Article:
United States District Court, D. Colorado
CHARLES W. BRANDON, Plaintiff,
CAROLYN W. COLVIN, Defendant.
ORDER DIRECTING PLAINTIFF TO FILE AMENDED COMPLAINT
BOYD N. BOLAND, Magistrate Judge.
Plaintiff, Charles W. Brandon, has filed pro se a Complaint. The Court must construe the Complaint liberally because Mr. Brandon is not represented by an attorney. See Haines v. Kerner, 404 U.S. 519, 520-21 (1972); Hall v. Bellmon, 935 F.2d 1106, 1110 (10th Cir. 1991). However, the Court should not be an advocate for a pro se litigant. See Hall, 935 F.2d at 1110. For the reasons stated below, Mr. Brandon will be ordered to file an amended complaint if he wishes to pursue his claims in this action.
The Complaint is deficient because it does not comply with the pleading requirements of Rule 8 of the Federal Rules of Civil Procedure. The twin purposes of a complaint are to give the opposing parties fair notice of the basis for the claims against them so that they may respond and to allow the court to conclude that the allegations, if proven, show that the plaintiff is entitled to relief. See Monument Builders of Greater Kansas City, Inc. v. American Cemetery Ass'n of Kansas, 891 F.2d 1473, 1480 (10th Cir. 1989). The requirements of Rule 8 are designed to meet these purposes. See TV Communications Network, Inc. v. ESPN, Inc., 767 F.Supp. 1062, 1069 (D. Colo. 1991), aff'd, 964 F.2d 1022 (10th Cir. 1992). Specifically, Rule 8(a) provides that a complaint "must contain (1) a short and plain statement of the grounds for the court's jurisdiction, ... (2) a short and plain statement of the claim showing that the pleader is entitled to relief; and (3) a demand for the relief sought." The philosophy of Rule 8(a) is reinforced by Rule 8(d)(1), which provides that "[e]ach allegation must be simple, concise, and direct." Taken together, Rules 8(a) and (d)(1) underscore the emphasis placed on clarity and brevity by the federal pleading rules. Prolix, vague, or unintelligible pleadings violate the requirements of Rule 8.
Mr. Brandon fails to provide a short and plain statement of the grounds for the court's jurisdiction, a short and plain statement of his claims showing that he is entitled to relief, and a demand for the relief sought. Mr. Brandon simply alleges that "my social security disability case was denied and I have a TBI brain injury." (ECF No. 1 at 2). He does not provide any factual allegations showing that he is entitled to relief, does not allege the grounds for the court's jurisdiction, and fails to provide a demand for the relief sought. The general rule that pro se pleadings must be construed liberally has limits and "the court cannot take on the responsibility of serving as the litigant's attorney in constructing arguments and searching the record." Garrett v. Selby Connor Maddux & Janer, 425 F.3d 836, 840 (10th Cir. 2005).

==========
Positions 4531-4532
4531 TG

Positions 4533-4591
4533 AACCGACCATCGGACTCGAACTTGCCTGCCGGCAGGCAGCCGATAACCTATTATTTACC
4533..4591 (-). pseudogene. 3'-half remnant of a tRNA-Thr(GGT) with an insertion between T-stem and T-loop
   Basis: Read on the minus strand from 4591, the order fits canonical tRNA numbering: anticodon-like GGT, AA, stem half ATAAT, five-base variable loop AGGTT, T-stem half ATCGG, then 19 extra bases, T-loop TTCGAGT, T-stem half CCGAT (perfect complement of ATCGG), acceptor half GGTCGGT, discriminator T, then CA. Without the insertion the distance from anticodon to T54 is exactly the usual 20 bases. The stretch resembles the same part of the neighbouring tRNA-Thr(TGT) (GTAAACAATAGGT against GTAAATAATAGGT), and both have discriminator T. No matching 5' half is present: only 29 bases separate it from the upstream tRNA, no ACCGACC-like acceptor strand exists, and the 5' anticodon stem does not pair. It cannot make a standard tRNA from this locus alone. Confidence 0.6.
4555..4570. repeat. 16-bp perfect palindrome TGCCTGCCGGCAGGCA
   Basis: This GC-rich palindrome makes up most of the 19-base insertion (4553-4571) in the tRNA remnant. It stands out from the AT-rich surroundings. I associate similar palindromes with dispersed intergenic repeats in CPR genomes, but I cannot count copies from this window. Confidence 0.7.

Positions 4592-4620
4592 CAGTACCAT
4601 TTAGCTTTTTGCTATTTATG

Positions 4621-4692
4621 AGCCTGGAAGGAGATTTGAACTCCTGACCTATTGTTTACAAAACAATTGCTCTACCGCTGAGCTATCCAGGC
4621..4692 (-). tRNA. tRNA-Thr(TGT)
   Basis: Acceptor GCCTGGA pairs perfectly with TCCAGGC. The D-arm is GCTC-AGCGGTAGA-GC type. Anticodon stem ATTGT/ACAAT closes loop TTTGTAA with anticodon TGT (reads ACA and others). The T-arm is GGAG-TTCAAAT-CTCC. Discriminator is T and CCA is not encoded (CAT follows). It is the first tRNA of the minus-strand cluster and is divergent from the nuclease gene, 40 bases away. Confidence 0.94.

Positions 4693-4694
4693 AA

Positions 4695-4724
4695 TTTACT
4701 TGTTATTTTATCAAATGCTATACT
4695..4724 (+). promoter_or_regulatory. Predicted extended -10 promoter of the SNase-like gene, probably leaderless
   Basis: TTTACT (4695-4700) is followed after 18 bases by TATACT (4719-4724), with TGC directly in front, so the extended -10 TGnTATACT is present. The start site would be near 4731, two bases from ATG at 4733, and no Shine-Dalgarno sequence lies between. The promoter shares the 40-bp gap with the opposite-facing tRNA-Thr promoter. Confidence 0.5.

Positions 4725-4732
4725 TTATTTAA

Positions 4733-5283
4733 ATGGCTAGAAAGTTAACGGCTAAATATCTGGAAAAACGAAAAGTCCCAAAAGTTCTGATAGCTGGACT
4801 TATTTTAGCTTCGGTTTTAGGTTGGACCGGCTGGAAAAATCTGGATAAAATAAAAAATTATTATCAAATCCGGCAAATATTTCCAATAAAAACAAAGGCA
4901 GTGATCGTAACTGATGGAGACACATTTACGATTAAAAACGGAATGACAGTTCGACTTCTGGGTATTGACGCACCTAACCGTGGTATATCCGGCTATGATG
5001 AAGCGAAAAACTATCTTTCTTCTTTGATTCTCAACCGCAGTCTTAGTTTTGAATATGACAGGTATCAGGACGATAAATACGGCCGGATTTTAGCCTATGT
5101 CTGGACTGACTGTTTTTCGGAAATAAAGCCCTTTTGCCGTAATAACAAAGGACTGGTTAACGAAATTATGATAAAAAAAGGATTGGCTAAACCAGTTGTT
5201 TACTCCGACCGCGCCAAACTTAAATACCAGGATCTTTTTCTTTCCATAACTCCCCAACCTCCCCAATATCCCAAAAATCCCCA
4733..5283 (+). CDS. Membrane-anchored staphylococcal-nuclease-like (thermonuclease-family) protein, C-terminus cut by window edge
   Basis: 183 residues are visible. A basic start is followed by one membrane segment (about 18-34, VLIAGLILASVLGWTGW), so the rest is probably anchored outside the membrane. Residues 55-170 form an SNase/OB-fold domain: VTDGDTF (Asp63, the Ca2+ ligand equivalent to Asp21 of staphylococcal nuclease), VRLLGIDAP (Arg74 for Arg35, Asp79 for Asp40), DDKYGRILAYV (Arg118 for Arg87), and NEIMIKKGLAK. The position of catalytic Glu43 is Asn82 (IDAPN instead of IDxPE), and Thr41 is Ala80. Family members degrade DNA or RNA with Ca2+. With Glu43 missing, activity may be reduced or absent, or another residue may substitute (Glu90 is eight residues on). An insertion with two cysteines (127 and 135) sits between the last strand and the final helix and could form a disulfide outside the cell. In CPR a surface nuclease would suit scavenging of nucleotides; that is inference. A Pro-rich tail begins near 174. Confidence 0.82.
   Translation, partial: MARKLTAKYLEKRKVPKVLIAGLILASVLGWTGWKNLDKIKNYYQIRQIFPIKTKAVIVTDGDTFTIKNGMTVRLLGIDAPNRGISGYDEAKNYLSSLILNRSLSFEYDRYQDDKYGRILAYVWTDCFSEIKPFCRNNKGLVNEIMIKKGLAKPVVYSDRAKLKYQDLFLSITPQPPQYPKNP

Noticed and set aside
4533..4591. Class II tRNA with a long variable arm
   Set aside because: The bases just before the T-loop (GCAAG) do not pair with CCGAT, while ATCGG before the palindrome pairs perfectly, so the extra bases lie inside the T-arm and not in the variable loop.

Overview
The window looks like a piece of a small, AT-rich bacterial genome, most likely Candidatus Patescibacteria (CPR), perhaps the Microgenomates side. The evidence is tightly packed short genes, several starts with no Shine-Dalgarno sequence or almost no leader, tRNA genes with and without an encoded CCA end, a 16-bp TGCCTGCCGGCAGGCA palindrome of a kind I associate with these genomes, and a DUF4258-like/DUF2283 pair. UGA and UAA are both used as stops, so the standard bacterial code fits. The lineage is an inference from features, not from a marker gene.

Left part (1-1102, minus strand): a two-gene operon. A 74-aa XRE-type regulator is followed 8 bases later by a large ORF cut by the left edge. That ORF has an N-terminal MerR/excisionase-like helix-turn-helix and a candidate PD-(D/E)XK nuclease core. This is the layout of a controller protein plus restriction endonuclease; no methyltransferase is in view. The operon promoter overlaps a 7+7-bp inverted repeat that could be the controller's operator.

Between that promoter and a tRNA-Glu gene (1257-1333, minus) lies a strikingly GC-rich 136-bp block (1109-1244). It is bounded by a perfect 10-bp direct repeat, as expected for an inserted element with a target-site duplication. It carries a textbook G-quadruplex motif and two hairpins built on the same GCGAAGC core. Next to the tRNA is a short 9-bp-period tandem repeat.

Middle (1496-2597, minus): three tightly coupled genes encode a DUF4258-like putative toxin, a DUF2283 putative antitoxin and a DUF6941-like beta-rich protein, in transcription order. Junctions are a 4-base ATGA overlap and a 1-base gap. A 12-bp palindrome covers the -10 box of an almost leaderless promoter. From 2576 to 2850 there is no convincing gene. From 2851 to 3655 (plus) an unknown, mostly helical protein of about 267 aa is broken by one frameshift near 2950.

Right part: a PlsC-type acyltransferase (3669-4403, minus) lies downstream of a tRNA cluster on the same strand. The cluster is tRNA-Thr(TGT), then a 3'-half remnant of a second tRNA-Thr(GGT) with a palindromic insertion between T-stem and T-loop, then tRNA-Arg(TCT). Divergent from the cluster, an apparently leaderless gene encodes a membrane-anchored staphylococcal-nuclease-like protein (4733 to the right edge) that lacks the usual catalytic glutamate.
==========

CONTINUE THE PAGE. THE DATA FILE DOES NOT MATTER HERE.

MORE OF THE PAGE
Assuming Mr. Brandon is proceeding under 42 U.S.C. § 405(g) and seeking judicial review of a decision by the Commissioner of Social Security denying his claim for Social Security disability benefits, he fails to allege when the Commissioner denied his claim, the reason his claim was denied, whether he appealed the decision, whether he received a decision on any appeal, and why he believes the decision was erroneous. Therefore, Mr. Brandon will be ordered to file an amended complaint if he wishes to pursue his claims in this action. If available, Mr. Brandon should attach to his amended complaint a copy of the administrative law judge's decision denying his claim.
The instant action will be dismissed without prejudice if Mr. Brandon fails within the time allowed to file an amended complaint that complies with this order and the pleading requirements of the Federal Rules of Civil Procedure. Even if the action is dismissed without prejudice, however, the dismissal may bar recovery if the time for filing an action seeking review of the denial of Social Security benefits expires. See Rodriguez v. Colorado, 521 F.Appx. 670, 671-72 (10th Cir. 2013). Pursuant to Section 205(g) of the Social Security Act, a civil action must be commenced "within sixty days after the mailing to him of notice of [any final decision of the Commission of Social Security] or within such further time as the Commissioner of Social Security may allow." 42 U.S.C. § 405(g). Accordingly, it is
ORDERED that Mr. Brandon file, within thirty (30) days from the date of this order, an amended complaint that complies with the pleading requirements of Rule 8 of the Federal Rules of Civil Procedure as discussed in this order. It is
FURTHER ORDERED that Mr. Brandon shall obtain the appropriate court-approved Complaint form, along with the applicable instructions, at www.cod.uscourts.gov. It is
FURTHER ORDERED that, if Mr. Brandon fails within the time allowed to file an amended complaint that complies with this order as directed, the action ...